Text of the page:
Melanie Leupolz has given her thoughts on the vast debate surrounding equal pay in men’s and women’s football. The German international has said it is “not appropriate” for the women’s game at the moment.
In an interview with Goal, the 27-year-old said: “I don’t think equal pay is appropriate because you have to see what money men bring in and what women bring in.
“What justification do I have to earn millions when on the weekends I play in front of 3,000 people?
“Clubs are making losses for women’s teams. You have to invest now so that women’s football can support itself in a few years and brings in profits.”
The women’s sports economics in Europe are diametrically opposite to that of the USA’s, where the fight for equal pay has been ongoing for years now.
Most of the big European leagues aren’t professionalised and therefore not regulated. Most teams’ players — aside from ‘big’ clubs — fail to meet their financial needs and as a result, they are pushed away from the sport.
A US-based movement known under the hashtag #NoMoreSideHustles is working to fight for sustainable careers for athletes who join the NWSL.Embed from Getty Images
Leupolz’s proposition for stronger foundations
“I would rather wish that we train on good training grounds, play in nice stadiums and that the general conditions are the same [as the men],” Leupolz admitted.
It’s no secret that women’s football has faced fierce challenges. We have watched women play on poor pitch surfaces and also in small stadiums that can be unfriendly to match-goers.
It is also proved that when the games are hosted in men’s first team stadiums — like in Atletico Madrid’s and Barcelona’s case — attendance numbers are enlarged.
As the Chelsea midfielder relayed, such improvements in the teams’ infrastructures demand lower financial aid from the clubs. What Leupolz stressed in her interview was that “it’s not actually about how much the players earn, but about the conditions surrounding women’s football.”Embed from Getty Images
Playing with the boys assisted her game
Leupolz revealed she, like many other female footballers, played on a boys’ team until her teenage years.
“I switched to a girls’ team at TSV Tettnang because the regional FA no longer gave me special permission,” she added.
The fact that she had to compete against the ‘much faster’ boys at a young age, pushed her to develop her game and enhance her technique.
But what made the coexistence with the male players so beneficially vital for Leupolz, was the physicality and the endurance level she faced.
“The physicality and the fact that you have to make a decision quickly because they [the boys] are much faster definitely shapes you.”
Leupolz, who is now regarded as one of the best midfielders in the world, believes this was one of the key reasons why she made it big in the Bundesliga.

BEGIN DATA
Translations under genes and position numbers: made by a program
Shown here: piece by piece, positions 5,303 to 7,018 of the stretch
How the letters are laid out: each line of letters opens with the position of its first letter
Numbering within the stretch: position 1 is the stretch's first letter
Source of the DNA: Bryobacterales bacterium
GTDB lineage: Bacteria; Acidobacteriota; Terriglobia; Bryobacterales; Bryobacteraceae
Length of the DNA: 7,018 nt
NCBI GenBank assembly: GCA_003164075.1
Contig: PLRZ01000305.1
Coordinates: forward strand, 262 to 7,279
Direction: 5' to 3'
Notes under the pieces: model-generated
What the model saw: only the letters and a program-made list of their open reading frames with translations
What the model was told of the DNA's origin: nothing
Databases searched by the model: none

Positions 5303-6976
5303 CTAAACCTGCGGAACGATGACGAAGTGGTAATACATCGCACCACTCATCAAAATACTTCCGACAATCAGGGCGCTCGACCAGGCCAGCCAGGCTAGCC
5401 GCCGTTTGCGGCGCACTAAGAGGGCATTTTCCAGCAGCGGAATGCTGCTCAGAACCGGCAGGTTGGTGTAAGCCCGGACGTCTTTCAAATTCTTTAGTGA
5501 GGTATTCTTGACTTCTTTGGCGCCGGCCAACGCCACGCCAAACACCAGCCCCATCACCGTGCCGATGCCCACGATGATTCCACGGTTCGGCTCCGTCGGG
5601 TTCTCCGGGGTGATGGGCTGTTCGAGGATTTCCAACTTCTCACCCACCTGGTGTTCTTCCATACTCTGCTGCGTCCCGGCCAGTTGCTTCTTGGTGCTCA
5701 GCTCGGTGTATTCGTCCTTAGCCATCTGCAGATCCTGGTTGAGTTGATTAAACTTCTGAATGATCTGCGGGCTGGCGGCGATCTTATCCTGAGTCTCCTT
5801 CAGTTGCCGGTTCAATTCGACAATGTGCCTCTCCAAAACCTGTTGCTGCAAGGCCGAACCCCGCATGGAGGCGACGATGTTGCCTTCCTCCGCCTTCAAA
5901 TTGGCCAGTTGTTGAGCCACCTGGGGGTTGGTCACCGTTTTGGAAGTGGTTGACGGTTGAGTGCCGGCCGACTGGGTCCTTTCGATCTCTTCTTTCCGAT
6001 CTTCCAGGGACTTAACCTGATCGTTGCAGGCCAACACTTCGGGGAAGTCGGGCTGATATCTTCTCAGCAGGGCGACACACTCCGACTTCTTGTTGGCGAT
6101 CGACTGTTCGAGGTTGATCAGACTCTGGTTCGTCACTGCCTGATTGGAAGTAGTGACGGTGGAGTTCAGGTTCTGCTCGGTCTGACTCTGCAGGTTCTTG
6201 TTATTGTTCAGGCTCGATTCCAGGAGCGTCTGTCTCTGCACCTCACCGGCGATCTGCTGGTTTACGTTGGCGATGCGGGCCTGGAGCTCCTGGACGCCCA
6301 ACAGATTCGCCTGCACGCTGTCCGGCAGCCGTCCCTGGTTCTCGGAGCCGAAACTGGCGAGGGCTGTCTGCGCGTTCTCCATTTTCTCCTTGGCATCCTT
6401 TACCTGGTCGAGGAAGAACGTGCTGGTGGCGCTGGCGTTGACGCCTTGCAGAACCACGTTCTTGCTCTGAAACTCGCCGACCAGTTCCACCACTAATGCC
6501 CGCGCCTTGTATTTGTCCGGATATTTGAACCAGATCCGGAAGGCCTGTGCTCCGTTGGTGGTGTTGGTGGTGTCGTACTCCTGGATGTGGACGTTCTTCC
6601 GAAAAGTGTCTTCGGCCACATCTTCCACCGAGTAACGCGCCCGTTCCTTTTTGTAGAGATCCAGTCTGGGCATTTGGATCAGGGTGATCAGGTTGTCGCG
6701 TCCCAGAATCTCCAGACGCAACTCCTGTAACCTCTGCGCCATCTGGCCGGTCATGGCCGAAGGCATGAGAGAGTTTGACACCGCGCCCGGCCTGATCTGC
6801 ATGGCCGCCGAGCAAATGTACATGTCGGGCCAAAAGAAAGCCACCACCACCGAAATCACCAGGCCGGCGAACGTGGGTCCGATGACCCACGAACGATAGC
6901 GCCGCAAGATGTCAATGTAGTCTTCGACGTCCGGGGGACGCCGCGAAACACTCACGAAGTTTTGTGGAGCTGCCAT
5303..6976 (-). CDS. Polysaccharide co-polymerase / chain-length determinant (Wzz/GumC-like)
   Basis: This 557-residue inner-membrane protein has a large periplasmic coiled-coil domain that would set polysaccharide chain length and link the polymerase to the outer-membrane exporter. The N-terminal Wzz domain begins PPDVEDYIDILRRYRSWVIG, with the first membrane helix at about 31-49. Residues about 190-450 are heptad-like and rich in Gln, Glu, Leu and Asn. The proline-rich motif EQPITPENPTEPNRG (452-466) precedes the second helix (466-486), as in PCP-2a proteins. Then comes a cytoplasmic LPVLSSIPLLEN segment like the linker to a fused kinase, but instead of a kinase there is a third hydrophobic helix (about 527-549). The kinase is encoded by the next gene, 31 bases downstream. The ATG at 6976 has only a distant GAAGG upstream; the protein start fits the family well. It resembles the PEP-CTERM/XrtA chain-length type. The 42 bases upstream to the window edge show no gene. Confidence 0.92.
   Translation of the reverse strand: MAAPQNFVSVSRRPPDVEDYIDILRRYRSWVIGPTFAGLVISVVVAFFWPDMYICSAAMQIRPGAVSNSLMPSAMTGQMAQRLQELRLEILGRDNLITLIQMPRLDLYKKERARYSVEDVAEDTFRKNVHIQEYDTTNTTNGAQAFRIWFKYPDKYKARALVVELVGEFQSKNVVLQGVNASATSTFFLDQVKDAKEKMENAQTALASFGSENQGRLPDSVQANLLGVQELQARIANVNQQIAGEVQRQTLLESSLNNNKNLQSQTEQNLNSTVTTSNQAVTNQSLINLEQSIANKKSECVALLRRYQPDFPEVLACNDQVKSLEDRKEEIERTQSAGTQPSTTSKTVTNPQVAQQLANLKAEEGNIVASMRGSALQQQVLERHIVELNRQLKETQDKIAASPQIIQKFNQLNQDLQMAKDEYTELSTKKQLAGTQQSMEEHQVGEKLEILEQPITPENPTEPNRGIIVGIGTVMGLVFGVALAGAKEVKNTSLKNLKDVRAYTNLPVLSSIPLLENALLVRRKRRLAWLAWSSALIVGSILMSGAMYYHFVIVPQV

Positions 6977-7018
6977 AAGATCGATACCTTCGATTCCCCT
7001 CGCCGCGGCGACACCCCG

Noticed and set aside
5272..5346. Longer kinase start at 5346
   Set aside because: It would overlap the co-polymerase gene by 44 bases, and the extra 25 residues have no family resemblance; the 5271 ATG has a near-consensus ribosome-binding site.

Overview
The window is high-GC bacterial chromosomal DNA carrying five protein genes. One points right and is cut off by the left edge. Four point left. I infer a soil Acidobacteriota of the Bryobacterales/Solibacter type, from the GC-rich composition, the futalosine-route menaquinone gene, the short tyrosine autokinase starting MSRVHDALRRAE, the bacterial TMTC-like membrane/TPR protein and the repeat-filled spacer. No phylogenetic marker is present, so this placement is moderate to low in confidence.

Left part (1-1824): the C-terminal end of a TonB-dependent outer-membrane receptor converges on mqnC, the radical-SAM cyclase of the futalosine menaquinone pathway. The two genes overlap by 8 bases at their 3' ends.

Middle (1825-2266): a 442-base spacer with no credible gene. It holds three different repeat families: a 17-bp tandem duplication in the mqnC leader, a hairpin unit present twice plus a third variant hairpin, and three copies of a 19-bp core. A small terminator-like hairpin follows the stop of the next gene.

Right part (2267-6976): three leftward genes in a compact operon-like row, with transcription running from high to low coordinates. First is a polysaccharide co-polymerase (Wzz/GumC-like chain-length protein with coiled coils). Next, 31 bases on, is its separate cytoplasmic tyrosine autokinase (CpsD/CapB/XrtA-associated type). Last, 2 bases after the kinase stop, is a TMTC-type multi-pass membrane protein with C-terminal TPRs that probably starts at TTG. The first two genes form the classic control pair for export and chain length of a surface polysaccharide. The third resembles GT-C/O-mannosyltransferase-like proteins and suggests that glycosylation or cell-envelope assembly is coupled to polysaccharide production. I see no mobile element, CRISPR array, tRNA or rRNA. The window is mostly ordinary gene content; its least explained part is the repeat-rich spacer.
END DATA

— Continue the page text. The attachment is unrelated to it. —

Challenges faced by the women’s game
Anyone who has followed women’s football in recent years has at least noticed a few of the issues the sport is dealing with regularly. Even in the biggest championships, players are facing significant challenges that men seldom do.
Some days ago, Rayo Vallecano’s Camila Saez suffered a head injury during a match. Since the Madrid club lacked a medical team, she had to be treated by Athletic Bilbao’s medics.
Even the 2018 French Cup final, a game between European royalty Lyon and rivals PSG, was played on a subpar waterlogged field.
Last month, Amel Majri’s magical start of the season was cut short due to an ACL and meniscus injury she suffered most likely because of the dangerous Soyaux pitch.
Last season, the Women’s Super League was hit with a barrage of ACL injuries with a fair number of top players facing the sidelines.
Furthermore, the amount of postponed games because of waterlogged or even iced pitches — especially during winter months — is excessive.
Setting the correct priorities
For the game to grow and flourish, strong foundations need to be set. What prevents the advancement of women’s football is not the player’s salary, but the too common sub-par working conditions.
Leupolz stands in favour of the “well-paid” women’s game which will only come through the restoration of proper work guarantees.Embed from Getty Images
No time for sentimentalisms
Equal pay is often regarded as a sentimental topic. The USWNT, the most decorated national team, have fought against all odds to preserve the game’s rights.
But to give an example of the disparity in revenue between women’s and men’s games, we need to look at the annual report of the German FA.
The men’s team generated €84 million in 2018 and €69.5 million in 2019. Meanwhile, the women’s ‘Nationalelf’ generated €900,000 in 2019 and €2.3 million in 2019 (WWC year).
Even the USA’s 2019 World Cup glory prize money was just 10% (€3.1 million) of what the France men’s team earned in Russia’s World Cup in 2018 (€312 million).
“[Fewer financial obligations] makes it possible for women’s football to be self-supporting,” Leupolz said.
There is no way to tell if or when equal pay will become a more common thing within the women’s game, but healthy conversations must continue in order to keep the ball rolling.